This is part 6 of the series where I'm teaching you how to use the Free Photo Organizing and Editing App called Picasa. If you need to catch up, check out my Picasa Series recap listing here and you will see the previous articles. Today we're going to be looking at Creating Collages.
(BTW, I posted twice yesterday once on tag clouds, once on PIcasa - if you missed the Picasa post you can catch it via the link above)
The Collage feature in Picasa is very cool. It allows you to select multiple photos and create a single composite graphic that you can use. I'm going to illustrate the usefulness of this tool in two ways today - a graphic for your blog and a wallpaper for your computer desktop. (The first part of this tutorial, I'll be using graphics from Shar Sitter, one my subscribers who does staging work. The composite graphic will be for before/after comparison)
To start off with, select the photos that you want to use for your collage and then click the Collage button. A couple of tips are worth mentioning here - First, if not all the photos are in the same folder, you can create what Picasa terms an "Album" where you can assemble photos from various folders (stay tuned, another tutorial!). Another thing to suggest, if you want to select a few photos, click the first one and then Ctrl+Click on the additional ones. In that way you build a selection set of target photos.
You will see the collage editing mode window below. The left side of the window has a settings palette. For starters, check your background color. If you are making a graphic to insert into a blog, choose white. I also typically use 8.5x11 paper in portrait mode to create my blog graphics and then build a full width graphic that goes edge to edge. The Drop Shadows (ON) setting is a subtle touch that brings depth to your creation. The picture borders can be turned on or off. A white border around photos in a pile can create a nice effect.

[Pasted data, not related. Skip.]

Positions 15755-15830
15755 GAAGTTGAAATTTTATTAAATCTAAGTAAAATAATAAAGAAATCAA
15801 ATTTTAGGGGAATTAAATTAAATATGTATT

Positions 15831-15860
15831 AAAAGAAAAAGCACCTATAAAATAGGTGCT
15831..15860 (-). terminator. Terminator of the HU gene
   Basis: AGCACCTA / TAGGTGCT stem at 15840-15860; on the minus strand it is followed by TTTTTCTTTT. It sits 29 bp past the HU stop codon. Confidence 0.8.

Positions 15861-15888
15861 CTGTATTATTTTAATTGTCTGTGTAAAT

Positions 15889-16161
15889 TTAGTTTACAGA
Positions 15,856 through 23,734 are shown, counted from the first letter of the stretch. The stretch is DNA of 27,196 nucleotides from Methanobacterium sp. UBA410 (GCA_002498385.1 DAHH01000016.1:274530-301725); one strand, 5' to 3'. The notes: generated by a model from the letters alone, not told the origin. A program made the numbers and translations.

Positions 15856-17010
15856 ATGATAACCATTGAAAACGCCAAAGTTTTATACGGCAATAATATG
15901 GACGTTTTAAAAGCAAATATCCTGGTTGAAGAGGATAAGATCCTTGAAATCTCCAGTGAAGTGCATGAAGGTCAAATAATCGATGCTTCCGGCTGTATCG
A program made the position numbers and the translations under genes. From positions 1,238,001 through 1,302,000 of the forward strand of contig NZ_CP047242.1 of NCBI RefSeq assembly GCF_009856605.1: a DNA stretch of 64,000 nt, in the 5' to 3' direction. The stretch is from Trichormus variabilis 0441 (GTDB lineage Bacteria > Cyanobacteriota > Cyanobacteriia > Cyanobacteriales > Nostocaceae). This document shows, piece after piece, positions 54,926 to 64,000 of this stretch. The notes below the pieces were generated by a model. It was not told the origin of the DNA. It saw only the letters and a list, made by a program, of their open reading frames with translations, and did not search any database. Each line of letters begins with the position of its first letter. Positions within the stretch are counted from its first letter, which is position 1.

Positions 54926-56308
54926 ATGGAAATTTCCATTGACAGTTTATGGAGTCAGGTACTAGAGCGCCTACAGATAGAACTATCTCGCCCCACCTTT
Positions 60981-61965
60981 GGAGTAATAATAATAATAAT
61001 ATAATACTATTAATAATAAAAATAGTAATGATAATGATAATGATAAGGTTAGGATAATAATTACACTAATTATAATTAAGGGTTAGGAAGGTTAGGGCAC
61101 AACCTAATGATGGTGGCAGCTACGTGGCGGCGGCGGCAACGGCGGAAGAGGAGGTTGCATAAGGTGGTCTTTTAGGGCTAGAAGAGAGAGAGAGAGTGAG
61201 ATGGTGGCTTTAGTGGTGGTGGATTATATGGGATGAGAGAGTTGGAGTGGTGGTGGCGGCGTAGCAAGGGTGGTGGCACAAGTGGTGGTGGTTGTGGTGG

Notice also in the figure below, when you select on a specific photo, you get an "editing wheel" that lets you rotate the photo as well as size it. If you grab the orange handle and drag right it gets larger and drag left to get smaller. Use that same handle in a rotation motion to turn a photo.
All of the above edits are in the "Picture Pile" mode of collage. At the top of the settings palette, you can choose other modes like you see in this figure at left.
You can play around with these different settings. There are some interesting ones there!
Other things you should know...
If you select a photo and right-click it you will get options. The "Bring to Top" and "Move to Bottom" options are ones I use all the time.
Once you are done, you need to click on the "Create Collage" button (located on the left-hand palette) to process your composition into an image.
Now if you are using this graphic in a blog post, you will need to resize the graphic to smaller. You can use the "Export" command to create a blog-sized graphic (see my post here about this command) Below is a collage of Shar's project as an example of what you can do. Ok - hold on here - I realize there's a little more I need to teach you... I post-produced just a little... I added text on top of my graphic and I also used another photo edit tool to crop down the full page that you will get if you set it up the way I illustrated. I'll write a follow-up post tomorrow to clarify a bit. But in the meanwhile, you can start practicing with creating collages.
The other thing that is fun to do with collages is to create a cool desktop wallpaper from some of your recent favorite photos. The process is very much the same as above. You'll want to choose a different background color than white (I like dark blue).
Also, you can change the page size to match the shape of your monitor (i.e. widescreen or standard). You can see the options for page size on the right. In my case, I'll use 16:10 widescreen monitor.
Below you can see the updated desktop wallpaper that I just created today. Be sure and subscribe if you like this series (and tutorials on lots of other stuff), there's more to come!